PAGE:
Calling myself a sales professional used to freak me out.
I mean, really, I loved communications and connecting with others – I even have a degree in it!
But like most of us, I didn’t learn sales from college courses or a certified program. It wasn’t until I started working for my first small company outside of school that I learned some of the foundational pieces as to how to actually sell and market to people.
Back then it felt more like a numbers game though. You know the whole expression,” smile and dial?” If you know me, you know I had the smiling thing down, but wasn’t sure what to do after that. My supervisors taught to make a list of companies and just start cold-calling people to get in the door. Fun right?
Um, no. It wasn’t fun at all! It was exhausting.
Every day, I got hung up on, yelled at, and occasionally, I was surprised by a polite “no thank you.”
Nothing changed for me in that realm until I practiced connecting with people from a personal level first. I have always loved people and getting to know them better, so for me, applying that to my job at hand made a difference. That is, understanding their role at their company, what was important to them, and how could I help them fulfill their desires around what they wanted for themselves.
That’s when the push back stopped, and the selling began. My work became more like building connections with others and seeing how I could help them – now THIS was something I could relate to.
I lived in Chicago at the time and would go to large conferences at McCormick place to walk booth-to-booth getting to know people and asking about what they did. Once I felt that rapport with someone, I would ask about their training for their products and employees within their company. At the time I was selling custom online training solutions (most commonly known now as e-learning). Back in 2002, custom e-learning was new to many companies. So I was not only educating companies about what it is, I was also asking questions to see how I might be able to help each company I came into contact with.
Why am I telling you this story? Because what I found was important 16 years ago in sales, is just as important right now. The way in which you connect with someone upfront is EVERYTHING. If that initial connection weren’t there, it would be difficult to move forward with someone or that company.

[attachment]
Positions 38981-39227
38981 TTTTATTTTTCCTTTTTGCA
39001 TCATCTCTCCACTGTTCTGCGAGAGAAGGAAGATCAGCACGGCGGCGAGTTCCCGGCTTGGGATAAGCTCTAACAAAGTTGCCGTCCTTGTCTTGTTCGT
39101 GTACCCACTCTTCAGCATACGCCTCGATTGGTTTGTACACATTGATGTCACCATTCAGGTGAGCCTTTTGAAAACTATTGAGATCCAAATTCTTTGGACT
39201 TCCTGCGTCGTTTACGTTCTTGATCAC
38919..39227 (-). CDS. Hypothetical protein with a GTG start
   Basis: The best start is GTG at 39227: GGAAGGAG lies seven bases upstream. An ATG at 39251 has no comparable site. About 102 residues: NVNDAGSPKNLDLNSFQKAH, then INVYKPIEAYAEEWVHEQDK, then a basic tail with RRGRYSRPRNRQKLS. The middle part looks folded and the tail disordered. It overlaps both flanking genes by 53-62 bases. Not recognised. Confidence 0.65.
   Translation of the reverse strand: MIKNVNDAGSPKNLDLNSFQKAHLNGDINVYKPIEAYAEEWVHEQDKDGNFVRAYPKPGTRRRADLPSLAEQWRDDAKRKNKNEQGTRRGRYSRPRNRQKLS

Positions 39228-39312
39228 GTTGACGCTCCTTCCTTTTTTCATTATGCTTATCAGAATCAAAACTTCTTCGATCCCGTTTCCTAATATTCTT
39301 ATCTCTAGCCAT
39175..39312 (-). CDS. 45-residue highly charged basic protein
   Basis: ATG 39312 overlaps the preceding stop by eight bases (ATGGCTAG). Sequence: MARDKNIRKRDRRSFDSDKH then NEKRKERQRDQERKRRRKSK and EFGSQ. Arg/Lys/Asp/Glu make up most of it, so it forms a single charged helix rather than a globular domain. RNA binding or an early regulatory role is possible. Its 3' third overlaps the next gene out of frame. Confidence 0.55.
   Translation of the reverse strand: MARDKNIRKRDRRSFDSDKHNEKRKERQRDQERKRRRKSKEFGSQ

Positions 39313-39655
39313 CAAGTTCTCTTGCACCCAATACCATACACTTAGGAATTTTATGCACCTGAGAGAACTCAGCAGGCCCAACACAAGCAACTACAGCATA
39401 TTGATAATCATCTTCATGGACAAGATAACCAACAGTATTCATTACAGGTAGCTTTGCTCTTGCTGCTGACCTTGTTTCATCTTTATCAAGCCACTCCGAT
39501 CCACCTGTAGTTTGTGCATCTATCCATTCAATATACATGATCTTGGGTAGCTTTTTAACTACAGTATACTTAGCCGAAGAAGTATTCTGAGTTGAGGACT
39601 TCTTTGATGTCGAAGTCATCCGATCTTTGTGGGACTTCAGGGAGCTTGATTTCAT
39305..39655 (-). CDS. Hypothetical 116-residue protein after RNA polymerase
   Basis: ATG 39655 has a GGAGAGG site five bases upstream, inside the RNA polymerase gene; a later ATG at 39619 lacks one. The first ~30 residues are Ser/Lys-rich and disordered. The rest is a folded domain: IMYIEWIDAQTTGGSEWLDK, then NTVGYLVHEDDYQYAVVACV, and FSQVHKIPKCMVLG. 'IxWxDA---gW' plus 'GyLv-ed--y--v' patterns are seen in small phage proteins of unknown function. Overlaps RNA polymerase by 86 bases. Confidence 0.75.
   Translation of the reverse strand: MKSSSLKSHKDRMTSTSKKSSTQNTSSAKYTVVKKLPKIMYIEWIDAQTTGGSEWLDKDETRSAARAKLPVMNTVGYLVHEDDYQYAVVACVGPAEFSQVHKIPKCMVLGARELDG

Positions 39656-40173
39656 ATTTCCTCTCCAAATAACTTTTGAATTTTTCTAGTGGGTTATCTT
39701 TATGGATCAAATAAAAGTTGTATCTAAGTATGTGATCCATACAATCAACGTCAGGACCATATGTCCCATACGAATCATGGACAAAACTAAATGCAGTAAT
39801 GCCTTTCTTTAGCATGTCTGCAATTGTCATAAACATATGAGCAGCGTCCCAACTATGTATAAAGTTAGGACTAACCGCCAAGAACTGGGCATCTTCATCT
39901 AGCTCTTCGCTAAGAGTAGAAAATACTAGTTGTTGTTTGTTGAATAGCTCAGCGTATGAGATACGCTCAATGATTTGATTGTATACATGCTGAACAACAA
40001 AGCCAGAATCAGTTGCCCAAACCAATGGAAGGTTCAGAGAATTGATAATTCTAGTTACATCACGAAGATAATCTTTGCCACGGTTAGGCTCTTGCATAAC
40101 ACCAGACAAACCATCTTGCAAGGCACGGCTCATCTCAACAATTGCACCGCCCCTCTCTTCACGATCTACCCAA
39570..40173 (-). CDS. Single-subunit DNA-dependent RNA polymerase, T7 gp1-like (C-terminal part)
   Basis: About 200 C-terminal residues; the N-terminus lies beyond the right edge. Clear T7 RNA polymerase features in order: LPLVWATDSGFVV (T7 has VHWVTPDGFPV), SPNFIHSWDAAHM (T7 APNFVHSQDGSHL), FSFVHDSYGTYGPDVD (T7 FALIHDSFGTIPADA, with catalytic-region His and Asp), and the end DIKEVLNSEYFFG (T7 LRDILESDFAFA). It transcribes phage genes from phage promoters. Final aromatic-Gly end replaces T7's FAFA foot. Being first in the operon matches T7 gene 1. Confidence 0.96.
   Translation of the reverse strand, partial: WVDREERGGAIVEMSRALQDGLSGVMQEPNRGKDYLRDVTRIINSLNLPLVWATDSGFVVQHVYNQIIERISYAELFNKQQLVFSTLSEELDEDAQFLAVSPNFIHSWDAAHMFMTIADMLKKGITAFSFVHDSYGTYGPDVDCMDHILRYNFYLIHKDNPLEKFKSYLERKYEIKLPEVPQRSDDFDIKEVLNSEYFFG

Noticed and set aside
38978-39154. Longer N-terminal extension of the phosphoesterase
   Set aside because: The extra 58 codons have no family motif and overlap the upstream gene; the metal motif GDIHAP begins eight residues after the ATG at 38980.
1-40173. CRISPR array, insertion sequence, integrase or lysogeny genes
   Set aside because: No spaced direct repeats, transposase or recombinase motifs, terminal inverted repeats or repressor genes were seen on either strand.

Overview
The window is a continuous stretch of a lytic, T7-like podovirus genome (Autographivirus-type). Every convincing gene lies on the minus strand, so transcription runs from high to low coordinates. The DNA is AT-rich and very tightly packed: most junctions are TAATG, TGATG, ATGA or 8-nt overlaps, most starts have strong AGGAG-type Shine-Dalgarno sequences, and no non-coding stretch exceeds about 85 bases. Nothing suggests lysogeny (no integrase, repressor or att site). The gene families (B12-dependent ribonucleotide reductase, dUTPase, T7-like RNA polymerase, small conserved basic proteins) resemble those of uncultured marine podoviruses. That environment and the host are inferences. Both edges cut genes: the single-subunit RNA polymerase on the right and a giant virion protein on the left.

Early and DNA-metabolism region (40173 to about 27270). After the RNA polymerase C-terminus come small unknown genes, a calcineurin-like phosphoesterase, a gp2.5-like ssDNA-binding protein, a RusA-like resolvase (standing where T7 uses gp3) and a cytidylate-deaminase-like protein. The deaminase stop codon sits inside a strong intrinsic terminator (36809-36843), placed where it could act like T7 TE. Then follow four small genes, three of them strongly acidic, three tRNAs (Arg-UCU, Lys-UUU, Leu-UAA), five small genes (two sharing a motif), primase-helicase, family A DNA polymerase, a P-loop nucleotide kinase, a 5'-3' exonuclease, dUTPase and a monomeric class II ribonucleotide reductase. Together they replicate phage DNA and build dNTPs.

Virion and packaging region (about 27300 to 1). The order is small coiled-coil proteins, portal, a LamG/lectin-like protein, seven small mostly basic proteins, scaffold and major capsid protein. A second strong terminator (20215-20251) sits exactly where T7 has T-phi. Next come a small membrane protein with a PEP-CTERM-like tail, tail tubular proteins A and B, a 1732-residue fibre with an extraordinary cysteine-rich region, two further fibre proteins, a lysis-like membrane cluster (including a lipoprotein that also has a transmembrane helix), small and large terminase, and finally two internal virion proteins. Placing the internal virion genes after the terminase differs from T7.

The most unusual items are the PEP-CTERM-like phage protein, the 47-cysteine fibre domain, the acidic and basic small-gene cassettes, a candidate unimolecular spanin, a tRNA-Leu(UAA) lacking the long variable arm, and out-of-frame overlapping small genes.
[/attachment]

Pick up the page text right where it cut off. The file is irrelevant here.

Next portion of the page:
How are you able to identify this initial connection or if someone would be interested in working with you and your company? The biggest thing I’ve found is that there is an instant comfort level with this person and the conversation flowed.
Think about a time you met someone and felt that instant comfort level with him or her. Maybe you felt like you have met them before. You enjoyed talking to them or being around them. You felt so comfortable you just started sharing about yourself. It was easy, natural, they were open to the connection. It felt simple, right?
People don’t know what they don’t know. When they are open to hearing about a new technology or something that may improve their workplace or life, you know they may be a good client in the long run. People who are open to learning about how you can help them or their company are interested in growth and expansion. They are probably open to new ideas, and because of this, they would probably be a great client down the line.
They may want to schedule a follow-up conversation to understand more about how your company can help them. They introduce you to others in their company or on their team. They show you how their products help others or what they do to help others and you are genially interested as well.
We all know the saying that people do business with others they know, like, and trust. I’m here to say that this is best achievable when you feel that instant connection with someone. As indicated above, their actions will show you how they feel about you.
If you trust your own inner intuitive guidance and observe their actions, you will quickly know whether this would be a good client in the long run.
Theses were some important skills I’ve learned over the years when prospecting new business. And that small company I worked for, let’s just say the CEO was happy because I brought in hundreds of thousands of dollars of new business from Fortune 500 clients like Harley-Davidson, Cardinal Health, and AVSC.
One of my intentions is to save you time and a whole lot of headaches when you engage with new potential clients.
In fact, I have added a special cheat sheet for you to access so you know whether someone is a Sure-Fire Fit for you right away upon taking with them in person or via phone. Click here to get your sheet of 10 Surefire Ways to Sniff Out Troublesome Clients BEFORE you Agree to Work With Them.